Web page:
The Paris Agreement 2°C: What You Need to Know
The Paris Agreement is an international treaty that aims to combat climate change by limiting global temperature rise to well below 2 degrees Celsius, while also striving for a limit of 1.5 degrees Celsius above pre-industrial levels. Adopted in 2015 by the parties of the United Nations Framework Convention on Climate Change (UNFCCC), the agreement entered into force on November 4, 2016, and has since been ratified by 189 out of 197 parties.
The 2°C target was chosen based on scientific evidence that suggests that exceeding this threshold could lead to catastrophic consequences, such as more frequent and severe heatwaves, droughts, floods, and storms, rising sea levels, food and water shortages, and ecosystem collapse. The 1.5°C target, although more ambitious, was included to address the concerns of vulnerable countries and communities that are already experiencing the impacts of climate change.
Under the Paris Agreement, each party is required to submit a nationally determined contribution (NDC) that outlines its goals and actions to reduce greenhouse gas emissions and adapt to the impacts of climate change. These contributions are not legally binding, but they are a way for countries to show their commitment and progress towards the goals of the agreement.
The Paris Agreement also established a transparency framework that includes reporting, review, and verification of parties` progress and implementation of their NDCs. It also created a financial mechanism to support developing countries in their efforts to mitigate and adapt to climate change, as well as a technology transfer and capacity-building mechanism.
The Paris Agreement has faced several challenges and criticisms since its adoption. One of them is the lack of binding enforcement mechanisms, which means that parties can withdraw or ignore their commitments without facing legal consequences. The United States, which was one of the key negotiators and signatories of the agreement, withdrew from it in 2020, under the presidency of Donald Trump. The Biden administration has since rejoined the agreement, but the four years of absence and reversal of climate policies have set back the global efforts to tackle climate change.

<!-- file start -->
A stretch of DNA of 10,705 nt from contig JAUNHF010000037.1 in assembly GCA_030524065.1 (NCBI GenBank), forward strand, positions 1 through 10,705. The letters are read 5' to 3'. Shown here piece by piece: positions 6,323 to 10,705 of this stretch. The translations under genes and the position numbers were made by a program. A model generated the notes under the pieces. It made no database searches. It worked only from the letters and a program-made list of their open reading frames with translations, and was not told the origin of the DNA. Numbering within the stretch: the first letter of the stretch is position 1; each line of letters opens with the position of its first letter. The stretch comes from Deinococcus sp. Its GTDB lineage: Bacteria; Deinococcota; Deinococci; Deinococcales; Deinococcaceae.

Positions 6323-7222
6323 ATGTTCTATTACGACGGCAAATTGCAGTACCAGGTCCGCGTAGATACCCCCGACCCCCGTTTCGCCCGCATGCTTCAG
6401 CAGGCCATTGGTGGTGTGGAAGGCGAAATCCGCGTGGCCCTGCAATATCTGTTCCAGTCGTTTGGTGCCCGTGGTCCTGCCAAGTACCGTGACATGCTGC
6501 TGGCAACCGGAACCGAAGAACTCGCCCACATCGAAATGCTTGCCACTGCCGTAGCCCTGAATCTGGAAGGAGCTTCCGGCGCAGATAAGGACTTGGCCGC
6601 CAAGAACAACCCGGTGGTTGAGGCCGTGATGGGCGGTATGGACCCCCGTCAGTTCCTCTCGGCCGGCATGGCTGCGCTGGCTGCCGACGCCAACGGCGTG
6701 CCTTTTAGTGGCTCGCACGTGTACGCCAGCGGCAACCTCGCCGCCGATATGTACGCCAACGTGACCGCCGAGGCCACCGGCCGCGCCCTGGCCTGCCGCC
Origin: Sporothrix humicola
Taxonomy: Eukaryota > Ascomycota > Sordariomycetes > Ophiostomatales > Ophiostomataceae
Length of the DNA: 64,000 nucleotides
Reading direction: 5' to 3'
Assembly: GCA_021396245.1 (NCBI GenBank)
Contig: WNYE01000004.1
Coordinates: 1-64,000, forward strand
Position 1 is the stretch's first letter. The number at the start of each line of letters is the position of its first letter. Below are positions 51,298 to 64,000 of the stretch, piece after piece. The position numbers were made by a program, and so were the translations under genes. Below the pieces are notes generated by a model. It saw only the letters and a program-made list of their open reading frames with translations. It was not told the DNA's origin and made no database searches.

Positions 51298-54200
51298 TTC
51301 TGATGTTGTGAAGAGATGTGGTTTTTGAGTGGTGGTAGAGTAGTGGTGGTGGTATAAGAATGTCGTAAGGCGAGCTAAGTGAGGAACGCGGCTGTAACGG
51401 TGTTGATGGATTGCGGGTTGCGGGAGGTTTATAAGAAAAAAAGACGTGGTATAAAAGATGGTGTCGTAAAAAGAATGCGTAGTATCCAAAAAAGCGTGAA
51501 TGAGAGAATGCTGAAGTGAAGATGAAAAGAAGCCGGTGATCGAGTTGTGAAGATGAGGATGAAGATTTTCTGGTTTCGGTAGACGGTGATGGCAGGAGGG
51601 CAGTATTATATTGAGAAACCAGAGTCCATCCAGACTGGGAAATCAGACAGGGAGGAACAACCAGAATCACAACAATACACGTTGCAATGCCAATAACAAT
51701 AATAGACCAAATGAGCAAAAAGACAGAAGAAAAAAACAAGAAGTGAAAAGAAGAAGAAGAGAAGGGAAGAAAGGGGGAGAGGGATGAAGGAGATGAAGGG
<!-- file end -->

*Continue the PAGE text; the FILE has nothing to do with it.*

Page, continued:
Another challenge is the inadequate ambition and implementation of parties` NDCs, which are currently projected to lead to a global temperature rise of about 3°C by the end of the century, far beyond the Paris Agreement`s goals. The COVID-19 pandemic has also disrupted the negotiations and implementation of the agreement, as countries are focusing on their immediate health and economic recovery.
To address these challenges and increase the ambition and effectiveness of the Paris Agreement, the parties will hold the 26th UN Climate Change Conference of the Parties (COP26) in Glasgow, Scotland, from October 31 to November 12, 2021. The COP26 will be a critical moment for countries to update their NDCs, adopt new policies and measures, and mobilize more financial and technical support for climate action.
In summary, the Paris Agreement 2°C is a landmark international agreement that seeks to limit global temperature rise by reducing greenhouse gas emissions and promoting adaptation to the impacts of climate change. While it faces challenges and criticisms, it also offers a framework for cooperation and progress towards a more sustainable and resilient future. It is up to all of us to honor and strengthen this agreement, and to act on the urgency and opportunity of the climate crisis.